Lutfur Rahman - directly-elected mayor of Tower Hamlets in east London - was found “personally” guilty of wrongdoing and “guilty by his agents” by Election Commissioner Richard Mawrey.
Mr Mawrey said the 2014 Tower Hamlets mayoral election was void and that Mr Rahman could not stand at a new election.
Four voters took legal action against Mr Rahman at a hearing in the High Court in London which ran for several weeks earlier this year.
The group was headed by Andy Erlam, who had stood as a councillor on an anti-corruption ticket.
“It is a fantastic result for democracy,” he said after today’s ruling.
“There will have to be a new election for mayor. Mr Rahman cannot stand.”
The four voters mounted a challenge under the provisions of the Representation Of The People Act.
Lawyers for the group made a series of allegations, including “personation’’ in postal voting and at polling stations, and ballot paper tampering.
Mr Rahman had said there was “little, if any” evidence of wrongdoing against him.
His lawyers described the group of four’s claims as invention, exaggeration and “in some cases downright deliberately false allegations”.
But Mr Mawrey made a series of findings against Mr Rahman - who was born in Bangladesh in 1965.
He said the effect of his ruling was that “Mr Rahman’s election as mayor on 22 May 2014 was void - that is to say, it is as if it had never taken place. He has not lawfully been mayor since that date”.
He said “a new mayoral election” would have to be arranged.
He added: “It is declared that Mr Rahman shall be incapable of being elected to fill the vacancy for the office of Mayor of the London Borough of Tower Hamlets.”
“The evidence laid before this court ... has disclosed an alarming state of affairs in Tower Hamlets,” he said.
“This is not the consequence of the racial and religious mix of the population, nor is it linked to any ascertainable pattern of social or other deprivation. It is the result of the ruthless ambition of one man.”
He added: “The real losers in this case are the citizens of Tower Hamlets.”
Mr Rahman was not in court to hear Mr Mawrey’s verdict.
Sources estimated the total cost of the litigation to be in the region of £1 million.
The judge ordered Mr Rahman to make a £250,000 payment on account of the costs incurred by the four voters and other parties involved.
Barrister Duncan Penny QC, who represented Mr Rahman, challenged the sum claimed, describing it as “mind-boggling”.
Mr Mawrey said: “If the money isn’t there, you will have to fight it out in an insolvency.”
The group of four voters had said there were “serious questions’’ which “need answers’’.
Barrister Francis Hoar, who represented the group, told Mr Mawrey: “The allegations against Lutfur Rahman are that he was guilty of corrupt and illegal practices, directly or through his agents.’’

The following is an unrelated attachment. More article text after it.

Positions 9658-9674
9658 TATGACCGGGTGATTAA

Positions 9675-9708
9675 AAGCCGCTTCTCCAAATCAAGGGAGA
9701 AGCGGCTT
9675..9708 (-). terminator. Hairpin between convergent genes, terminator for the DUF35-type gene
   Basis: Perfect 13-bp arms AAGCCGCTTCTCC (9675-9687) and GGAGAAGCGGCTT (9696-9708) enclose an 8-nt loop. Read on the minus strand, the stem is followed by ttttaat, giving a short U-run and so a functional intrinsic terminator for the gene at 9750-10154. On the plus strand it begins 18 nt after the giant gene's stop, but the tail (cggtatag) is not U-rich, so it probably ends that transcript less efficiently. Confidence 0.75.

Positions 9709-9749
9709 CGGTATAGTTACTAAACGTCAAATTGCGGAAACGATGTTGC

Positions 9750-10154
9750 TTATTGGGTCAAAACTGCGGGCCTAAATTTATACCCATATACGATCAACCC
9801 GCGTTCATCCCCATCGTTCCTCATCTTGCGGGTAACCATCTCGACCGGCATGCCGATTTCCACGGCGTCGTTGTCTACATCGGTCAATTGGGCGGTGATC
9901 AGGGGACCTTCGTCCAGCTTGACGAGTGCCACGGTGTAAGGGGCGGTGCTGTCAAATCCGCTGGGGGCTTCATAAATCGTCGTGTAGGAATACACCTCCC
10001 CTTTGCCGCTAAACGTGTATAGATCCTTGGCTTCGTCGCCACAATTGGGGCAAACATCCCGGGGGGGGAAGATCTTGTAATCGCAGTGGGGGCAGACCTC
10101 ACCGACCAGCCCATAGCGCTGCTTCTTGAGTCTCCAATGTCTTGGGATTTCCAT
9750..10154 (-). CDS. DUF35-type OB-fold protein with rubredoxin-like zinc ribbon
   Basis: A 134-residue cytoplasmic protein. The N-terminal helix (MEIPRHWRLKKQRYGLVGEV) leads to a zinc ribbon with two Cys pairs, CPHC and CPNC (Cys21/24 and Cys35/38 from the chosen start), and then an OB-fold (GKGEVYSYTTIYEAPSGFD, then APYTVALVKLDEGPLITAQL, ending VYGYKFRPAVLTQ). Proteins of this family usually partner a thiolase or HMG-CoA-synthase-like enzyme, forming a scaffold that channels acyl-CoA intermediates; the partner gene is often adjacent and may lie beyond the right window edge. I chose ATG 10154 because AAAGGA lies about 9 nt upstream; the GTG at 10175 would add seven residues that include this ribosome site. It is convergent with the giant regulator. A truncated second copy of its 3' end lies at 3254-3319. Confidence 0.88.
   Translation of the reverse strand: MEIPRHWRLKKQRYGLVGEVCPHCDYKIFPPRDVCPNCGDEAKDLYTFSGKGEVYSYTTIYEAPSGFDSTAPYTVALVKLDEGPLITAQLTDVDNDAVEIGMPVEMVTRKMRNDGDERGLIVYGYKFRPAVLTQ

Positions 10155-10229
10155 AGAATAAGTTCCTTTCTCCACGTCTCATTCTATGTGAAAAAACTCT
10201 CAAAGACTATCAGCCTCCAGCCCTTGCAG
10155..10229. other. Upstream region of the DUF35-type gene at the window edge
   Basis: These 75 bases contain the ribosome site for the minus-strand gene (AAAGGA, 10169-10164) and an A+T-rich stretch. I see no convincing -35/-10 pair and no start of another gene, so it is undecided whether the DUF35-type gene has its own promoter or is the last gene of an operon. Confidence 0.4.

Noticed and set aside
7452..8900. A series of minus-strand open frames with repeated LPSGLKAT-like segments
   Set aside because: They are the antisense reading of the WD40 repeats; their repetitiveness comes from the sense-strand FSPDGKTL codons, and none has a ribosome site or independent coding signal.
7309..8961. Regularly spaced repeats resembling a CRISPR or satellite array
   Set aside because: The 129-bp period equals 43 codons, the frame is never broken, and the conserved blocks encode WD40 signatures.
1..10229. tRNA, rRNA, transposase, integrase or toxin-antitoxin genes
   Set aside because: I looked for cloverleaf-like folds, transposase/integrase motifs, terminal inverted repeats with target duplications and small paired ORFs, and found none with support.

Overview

Mr Hoar said his clients were accusing Mr Rahman of “election fraud” and that there had been “personation’’ in postal voting and at polling stations.
He said people had registered themselves or others to vote at addresses at which they did not live.
And he said there had been tampering with ballot papers.
Mr Hoar said Mr Rahman was also accused of “making false statements” about the “personal character’’ of his main rival - Labour candidate John Biggs.
He alleged “undue influence’’ by “means of spiritual influence’’ during the election campaign and on polling day.
He complained that canvassers had been paid.
He alleged “undue influence through intimidation at polling stations’’ and “interference with voters’’ - including in polling booths.
He alleged “bribery’’ through “unlawfully diverting public funds to organisations in order corruptly to procure their political support’’.
He said those organisations included religious organisations and ‘media organisations’.
Mr Hoar said there had either been “particular corrupt acts’’ perpetrated by Mr Rahman or his agents or “general corruption’’, which “so extensively prevailed that it may be reasonably be supposed to have affected the result’’.
He said Mr Rahman should be found “guilty of corruption and illegal practices’’.
Mr Hoar said the “sulphur’’ had “long been bubbling’’ in the London Borough of Tower Hamlets.
He said people had pointed to the “spectre of corruption’’ and “election fraud’’ but had been “ignored’’ and “called racist’’.
Mr Hoar said witnesses had “reported threats of violence’’.
The judge made a series of findings in the voters’ favour.
A council spokesman said: “Today, the Election Commissioner, Judge Richard Mawrey, found in favour of the arguments presented by the petitioners in this case.
“Mr Mawrey also presented a judgment which cleared the council’s returning officer, John Williams, and council staff of all allegations related to fraudulent practice in the delivery and administration of the 2014 elections.
“We welcome recognition that the council’s strong electoral processes - which have been subject to further intense scrutiny during this petition hearing - are sound and Tower Hamlets Council will now take the steps necessary to hold an election for executive mayor of Tower Hamlets.”